Sports & Outdoors

Walking holidays

With its beautiful, varied landscape and long tradition of hospitality, walking in France is a pleasure wherever you go.

The perfect way to explore the French countryside

Whether you're an experienced hiker looking to scale a mountain or a novice rambler who prefers not to get out of sight of civilisation, walking in France can be an incredibly rewarding holiday choice. More than 100,000km of walking routes criss-cross the country, catering to every level of expertise - the epic trek from Normandy to the Spanish border is just as accessible as a gentle stroll around Lille, although it may take a while longer.

Depending on whether you prefer to have your route planned for you or go it alone, there are a number of options available. You might prefer to send your luggage ahead and then travel stress-free with a knowledgeable guide, follow a route with your kids or fly solo with just compass and map. However you choose to travel, you'll find that a walking holiday in France is an unbeatable way to spend your hard-earned free time.

Alpine trail

Alpine trail

What you’ll need


The most important item for any walking holiday; you won’t get anywhere with battered old trainers. If you’re an experienced walker, you’ll know which you prefer; if not, ask for advice in an outdoor shop. And don’t forget to break in your new footwear before you travel!


If you’re planning to take a tour that transports your luggage, you can choose a lightweight day pack; if you’re carrying your own, you’ll need something sturdier. At the very least, make sure you’ve got plenty of room for the other essentials below.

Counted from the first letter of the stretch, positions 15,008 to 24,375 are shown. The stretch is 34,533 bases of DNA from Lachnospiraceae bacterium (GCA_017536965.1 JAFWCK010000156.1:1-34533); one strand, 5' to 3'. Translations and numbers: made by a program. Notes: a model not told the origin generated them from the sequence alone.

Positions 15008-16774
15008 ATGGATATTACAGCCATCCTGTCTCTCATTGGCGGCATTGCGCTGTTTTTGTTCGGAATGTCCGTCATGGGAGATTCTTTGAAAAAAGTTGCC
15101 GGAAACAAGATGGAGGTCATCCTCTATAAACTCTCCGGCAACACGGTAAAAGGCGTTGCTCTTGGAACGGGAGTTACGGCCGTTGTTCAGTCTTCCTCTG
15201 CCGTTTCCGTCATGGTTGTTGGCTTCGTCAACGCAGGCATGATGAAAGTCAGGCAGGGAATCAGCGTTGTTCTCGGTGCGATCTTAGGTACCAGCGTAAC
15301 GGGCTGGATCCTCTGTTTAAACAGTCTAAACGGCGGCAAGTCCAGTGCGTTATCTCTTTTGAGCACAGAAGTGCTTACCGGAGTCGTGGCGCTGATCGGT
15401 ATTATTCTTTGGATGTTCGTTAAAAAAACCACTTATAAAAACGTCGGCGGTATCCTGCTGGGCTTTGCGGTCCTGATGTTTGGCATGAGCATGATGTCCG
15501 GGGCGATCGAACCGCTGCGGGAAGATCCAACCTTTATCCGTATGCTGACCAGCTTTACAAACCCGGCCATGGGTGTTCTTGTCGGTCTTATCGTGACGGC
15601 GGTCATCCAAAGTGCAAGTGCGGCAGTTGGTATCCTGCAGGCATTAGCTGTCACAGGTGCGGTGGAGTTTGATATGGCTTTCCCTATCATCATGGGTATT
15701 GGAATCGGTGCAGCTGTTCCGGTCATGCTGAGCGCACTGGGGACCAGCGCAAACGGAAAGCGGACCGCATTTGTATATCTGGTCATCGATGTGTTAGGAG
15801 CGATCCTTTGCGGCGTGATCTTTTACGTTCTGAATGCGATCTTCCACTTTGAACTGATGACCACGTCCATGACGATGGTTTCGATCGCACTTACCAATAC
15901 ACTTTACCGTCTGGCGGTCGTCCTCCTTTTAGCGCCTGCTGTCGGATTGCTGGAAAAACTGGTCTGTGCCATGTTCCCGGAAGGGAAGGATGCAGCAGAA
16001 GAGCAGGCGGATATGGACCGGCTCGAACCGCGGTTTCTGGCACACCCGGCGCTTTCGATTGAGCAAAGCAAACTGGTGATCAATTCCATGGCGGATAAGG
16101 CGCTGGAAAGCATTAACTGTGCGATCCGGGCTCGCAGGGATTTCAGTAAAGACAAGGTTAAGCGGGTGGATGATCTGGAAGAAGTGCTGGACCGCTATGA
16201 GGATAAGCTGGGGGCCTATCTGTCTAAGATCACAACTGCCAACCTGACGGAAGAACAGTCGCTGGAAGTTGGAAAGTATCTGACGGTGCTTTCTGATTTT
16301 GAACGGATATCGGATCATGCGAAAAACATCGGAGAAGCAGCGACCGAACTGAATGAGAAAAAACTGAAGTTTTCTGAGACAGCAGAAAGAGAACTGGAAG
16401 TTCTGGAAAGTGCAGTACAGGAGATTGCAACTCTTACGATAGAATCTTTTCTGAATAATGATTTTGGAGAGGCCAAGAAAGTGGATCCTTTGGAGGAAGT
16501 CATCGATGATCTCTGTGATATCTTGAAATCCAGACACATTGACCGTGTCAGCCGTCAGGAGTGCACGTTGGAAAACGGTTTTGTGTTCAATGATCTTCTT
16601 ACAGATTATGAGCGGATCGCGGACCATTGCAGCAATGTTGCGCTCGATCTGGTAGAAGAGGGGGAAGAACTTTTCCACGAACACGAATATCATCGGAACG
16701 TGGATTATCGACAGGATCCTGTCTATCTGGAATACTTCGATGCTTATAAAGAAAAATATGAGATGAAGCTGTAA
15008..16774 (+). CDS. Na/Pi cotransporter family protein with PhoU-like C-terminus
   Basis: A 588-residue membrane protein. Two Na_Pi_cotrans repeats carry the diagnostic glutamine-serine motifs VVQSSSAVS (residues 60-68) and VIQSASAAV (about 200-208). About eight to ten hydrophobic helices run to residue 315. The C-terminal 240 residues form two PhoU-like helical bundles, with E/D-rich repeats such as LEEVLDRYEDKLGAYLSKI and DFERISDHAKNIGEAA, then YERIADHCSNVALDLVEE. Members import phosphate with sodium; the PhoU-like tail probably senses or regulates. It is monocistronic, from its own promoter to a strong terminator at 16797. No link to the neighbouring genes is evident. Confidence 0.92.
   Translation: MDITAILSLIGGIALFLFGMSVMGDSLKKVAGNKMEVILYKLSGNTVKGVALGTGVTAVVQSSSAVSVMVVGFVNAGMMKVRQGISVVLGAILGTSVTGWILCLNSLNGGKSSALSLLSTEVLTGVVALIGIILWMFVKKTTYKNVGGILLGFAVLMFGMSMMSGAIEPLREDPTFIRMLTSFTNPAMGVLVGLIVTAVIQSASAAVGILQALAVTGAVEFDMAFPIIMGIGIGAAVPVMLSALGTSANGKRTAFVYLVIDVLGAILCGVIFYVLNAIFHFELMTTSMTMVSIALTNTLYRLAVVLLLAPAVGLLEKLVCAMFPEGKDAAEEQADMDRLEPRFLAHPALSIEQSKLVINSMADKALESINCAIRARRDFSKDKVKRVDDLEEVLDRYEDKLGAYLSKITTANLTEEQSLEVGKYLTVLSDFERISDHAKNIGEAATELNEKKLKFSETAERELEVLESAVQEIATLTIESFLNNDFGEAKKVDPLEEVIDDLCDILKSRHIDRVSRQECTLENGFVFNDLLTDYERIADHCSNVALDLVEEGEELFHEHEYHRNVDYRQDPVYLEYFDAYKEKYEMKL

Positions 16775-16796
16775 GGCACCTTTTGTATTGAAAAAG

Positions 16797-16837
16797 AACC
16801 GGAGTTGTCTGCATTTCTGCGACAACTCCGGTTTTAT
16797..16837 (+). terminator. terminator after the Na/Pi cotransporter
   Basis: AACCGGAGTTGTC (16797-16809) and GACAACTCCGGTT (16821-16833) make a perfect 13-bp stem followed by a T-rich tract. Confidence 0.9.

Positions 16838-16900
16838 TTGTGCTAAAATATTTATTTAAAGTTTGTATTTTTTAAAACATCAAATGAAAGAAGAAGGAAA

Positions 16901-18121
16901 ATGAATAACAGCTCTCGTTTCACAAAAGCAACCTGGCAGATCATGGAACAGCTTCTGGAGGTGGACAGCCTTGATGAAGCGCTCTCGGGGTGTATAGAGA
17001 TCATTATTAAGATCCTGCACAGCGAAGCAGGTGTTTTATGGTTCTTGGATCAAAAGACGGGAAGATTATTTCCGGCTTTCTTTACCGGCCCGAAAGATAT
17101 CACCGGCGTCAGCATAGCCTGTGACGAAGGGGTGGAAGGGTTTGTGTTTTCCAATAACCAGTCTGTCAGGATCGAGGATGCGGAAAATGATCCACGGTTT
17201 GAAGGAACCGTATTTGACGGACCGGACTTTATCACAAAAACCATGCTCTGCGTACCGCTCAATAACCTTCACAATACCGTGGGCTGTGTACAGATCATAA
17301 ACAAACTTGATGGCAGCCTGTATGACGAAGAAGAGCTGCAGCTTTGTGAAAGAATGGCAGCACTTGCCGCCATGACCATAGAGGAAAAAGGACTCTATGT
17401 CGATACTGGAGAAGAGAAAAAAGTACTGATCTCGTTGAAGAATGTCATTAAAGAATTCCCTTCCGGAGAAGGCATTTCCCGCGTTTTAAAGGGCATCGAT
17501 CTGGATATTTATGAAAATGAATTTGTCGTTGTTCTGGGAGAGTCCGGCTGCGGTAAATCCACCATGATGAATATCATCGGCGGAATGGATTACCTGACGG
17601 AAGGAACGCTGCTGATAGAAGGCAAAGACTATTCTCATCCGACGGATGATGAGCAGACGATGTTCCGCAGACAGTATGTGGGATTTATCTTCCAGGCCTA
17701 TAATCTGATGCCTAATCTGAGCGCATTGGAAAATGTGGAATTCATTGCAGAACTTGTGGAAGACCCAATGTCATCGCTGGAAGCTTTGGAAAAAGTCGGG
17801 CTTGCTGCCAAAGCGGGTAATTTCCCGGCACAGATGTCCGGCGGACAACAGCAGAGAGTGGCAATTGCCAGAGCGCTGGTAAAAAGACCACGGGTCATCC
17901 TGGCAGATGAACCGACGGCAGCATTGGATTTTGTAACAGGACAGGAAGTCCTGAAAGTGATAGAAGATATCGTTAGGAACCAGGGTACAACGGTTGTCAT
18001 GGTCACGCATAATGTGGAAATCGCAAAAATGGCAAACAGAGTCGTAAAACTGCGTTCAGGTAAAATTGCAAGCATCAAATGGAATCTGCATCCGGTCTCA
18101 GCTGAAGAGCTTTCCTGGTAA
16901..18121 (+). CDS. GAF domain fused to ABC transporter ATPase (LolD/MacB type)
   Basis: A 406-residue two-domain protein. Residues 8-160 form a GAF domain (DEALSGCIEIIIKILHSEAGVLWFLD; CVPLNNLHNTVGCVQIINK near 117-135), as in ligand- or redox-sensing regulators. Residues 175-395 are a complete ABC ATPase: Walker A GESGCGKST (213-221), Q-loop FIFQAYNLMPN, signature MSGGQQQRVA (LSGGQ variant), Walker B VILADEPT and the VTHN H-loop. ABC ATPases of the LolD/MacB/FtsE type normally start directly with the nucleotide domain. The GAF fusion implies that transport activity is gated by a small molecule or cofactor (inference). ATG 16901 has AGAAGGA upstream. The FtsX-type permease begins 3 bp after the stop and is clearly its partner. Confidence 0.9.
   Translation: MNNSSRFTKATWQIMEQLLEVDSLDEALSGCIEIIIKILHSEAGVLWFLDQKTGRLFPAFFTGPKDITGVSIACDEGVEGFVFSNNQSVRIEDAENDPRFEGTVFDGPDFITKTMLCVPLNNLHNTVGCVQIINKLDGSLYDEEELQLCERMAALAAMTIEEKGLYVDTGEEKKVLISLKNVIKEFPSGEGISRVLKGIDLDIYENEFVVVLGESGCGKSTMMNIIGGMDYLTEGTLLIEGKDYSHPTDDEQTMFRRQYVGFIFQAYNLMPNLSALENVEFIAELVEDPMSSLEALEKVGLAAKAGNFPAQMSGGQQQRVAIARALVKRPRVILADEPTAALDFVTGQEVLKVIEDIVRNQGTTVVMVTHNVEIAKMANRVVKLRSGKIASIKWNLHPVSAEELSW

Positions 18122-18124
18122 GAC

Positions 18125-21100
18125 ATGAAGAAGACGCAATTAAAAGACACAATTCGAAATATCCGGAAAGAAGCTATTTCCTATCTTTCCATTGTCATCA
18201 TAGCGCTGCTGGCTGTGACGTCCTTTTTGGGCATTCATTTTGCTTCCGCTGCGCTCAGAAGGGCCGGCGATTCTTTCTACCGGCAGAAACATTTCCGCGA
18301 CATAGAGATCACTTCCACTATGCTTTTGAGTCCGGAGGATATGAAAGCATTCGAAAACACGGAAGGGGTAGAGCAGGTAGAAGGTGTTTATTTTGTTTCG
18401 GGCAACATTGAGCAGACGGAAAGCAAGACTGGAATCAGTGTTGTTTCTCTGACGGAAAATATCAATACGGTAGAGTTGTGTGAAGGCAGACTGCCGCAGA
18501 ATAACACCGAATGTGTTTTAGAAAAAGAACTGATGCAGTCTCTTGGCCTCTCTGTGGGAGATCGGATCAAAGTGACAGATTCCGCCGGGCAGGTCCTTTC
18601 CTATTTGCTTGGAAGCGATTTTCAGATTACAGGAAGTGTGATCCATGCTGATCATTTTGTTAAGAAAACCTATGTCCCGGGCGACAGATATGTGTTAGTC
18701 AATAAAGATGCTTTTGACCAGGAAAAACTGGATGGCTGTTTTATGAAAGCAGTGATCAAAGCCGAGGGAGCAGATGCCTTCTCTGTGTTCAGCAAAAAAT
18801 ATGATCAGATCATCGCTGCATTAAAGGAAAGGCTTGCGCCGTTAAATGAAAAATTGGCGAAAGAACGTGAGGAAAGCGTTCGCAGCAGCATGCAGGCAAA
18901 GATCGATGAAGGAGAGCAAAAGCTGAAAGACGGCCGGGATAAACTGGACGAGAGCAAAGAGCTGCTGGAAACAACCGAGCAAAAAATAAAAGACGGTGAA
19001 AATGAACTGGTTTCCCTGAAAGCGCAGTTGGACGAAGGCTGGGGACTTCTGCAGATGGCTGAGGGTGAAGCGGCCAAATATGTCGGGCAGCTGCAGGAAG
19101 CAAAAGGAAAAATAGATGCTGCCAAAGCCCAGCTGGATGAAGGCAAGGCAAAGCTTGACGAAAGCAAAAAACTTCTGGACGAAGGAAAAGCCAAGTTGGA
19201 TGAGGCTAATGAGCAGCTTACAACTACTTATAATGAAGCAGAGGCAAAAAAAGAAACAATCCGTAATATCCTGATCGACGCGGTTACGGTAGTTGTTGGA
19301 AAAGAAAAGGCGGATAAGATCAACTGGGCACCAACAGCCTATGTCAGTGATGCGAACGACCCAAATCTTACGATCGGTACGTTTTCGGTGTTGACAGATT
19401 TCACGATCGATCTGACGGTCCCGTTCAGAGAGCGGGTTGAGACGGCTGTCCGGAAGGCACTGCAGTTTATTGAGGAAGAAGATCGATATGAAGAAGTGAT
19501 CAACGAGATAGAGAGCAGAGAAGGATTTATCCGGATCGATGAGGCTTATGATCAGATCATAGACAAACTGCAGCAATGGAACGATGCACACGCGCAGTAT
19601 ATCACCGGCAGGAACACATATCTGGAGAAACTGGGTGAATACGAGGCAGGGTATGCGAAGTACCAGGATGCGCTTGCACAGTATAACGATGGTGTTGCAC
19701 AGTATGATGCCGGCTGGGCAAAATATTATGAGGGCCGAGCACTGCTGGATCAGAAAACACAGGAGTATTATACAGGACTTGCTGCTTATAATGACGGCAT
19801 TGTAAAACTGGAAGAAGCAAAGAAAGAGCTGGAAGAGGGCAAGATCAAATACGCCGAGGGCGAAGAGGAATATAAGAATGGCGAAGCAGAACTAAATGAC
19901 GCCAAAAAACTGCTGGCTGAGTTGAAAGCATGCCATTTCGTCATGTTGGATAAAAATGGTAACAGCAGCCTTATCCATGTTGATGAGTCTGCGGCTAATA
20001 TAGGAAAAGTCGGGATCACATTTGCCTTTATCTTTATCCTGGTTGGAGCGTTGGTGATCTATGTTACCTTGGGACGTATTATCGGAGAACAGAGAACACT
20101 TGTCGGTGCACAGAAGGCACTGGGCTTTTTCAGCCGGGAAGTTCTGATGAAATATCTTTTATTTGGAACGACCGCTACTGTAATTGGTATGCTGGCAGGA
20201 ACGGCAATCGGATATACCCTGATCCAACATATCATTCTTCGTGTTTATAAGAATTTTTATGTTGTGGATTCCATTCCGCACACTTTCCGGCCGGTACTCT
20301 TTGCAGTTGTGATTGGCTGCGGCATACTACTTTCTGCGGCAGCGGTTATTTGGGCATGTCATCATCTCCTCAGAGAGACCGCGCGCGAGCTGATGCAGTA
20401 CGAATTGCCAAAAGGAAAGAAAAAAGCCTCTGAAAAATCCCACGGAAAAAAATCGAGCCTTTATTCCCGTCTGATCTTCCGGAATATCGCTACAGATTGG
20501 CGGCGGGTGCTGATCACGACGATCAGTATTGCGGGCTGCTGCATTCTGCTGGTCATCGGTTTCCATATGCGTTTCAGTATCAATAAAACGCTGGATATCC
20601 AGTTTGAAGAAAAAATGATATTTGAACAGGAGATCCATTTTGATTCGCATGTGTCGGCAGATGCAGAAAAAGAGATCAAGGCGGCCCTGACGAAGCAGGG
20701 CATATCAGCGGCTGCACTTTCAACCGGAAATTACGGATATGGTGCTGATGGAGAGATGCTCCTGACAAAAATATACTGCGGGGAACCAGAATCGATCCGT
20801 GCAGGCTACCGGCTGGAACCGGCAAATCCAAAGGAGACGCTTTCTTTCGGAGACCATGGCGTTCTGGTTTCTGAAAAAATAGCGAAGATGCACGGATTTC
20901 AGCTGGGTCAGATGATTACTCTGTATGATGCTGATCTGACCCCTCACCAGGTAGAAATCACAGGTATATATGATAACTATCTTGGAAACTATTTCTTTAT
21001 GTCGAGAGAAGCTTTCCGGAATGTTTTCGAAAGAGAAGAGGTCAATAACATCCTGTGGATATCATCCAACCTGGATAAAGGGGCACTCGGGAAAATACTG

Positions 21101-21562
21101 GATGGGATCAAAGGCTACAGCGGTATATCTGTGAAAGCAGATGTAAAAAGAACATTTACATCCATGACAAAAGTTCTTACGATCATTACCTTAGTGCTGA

Wet weather gear

Unless you’re planning to hike along the Mediterranean coast in August, there’s always a chance that the heavens will open - no matter how unlikely it seems, you’re better off carrying a thin waterproof you don’t need than forgetting it and walking all day in wet clothes. Plastic ponchos leave you great freedom of movement - or in an emergency, you could even use a refuse sack.


Don’t forget, even when it’s overcast you can still burn. Something as simple as rucksack straps on freshly burnt shoulders can stop your walking plans in their tracks, so make sure you make regular stops to top up your UV protection.

Light, warm clothes

Use your judgment - if you’re travelling to the south of France in high summer, you’ll probably be fine in shorts and a t-shirt. But walking out of season, at altitude or on the coast can be a different story. Think ahead and make sure you can throw on an extra layer if necessary.


Especially if you’re taking longer walks through the countryside, you may not see a shop or fountain for hours on end. Running out of water will impair your pace and may make you ill - be sure you’re always well supplied.

Amazing walking routes in France

Guided tours

Beaujolais medieval village tour - October

Explore the golden Beaujolais landscape over a six-day trip, traversing meadows, vineyards and forests as you travel from one guest house to the next. All meals and luggage transfer included. £655; minimum group is four people.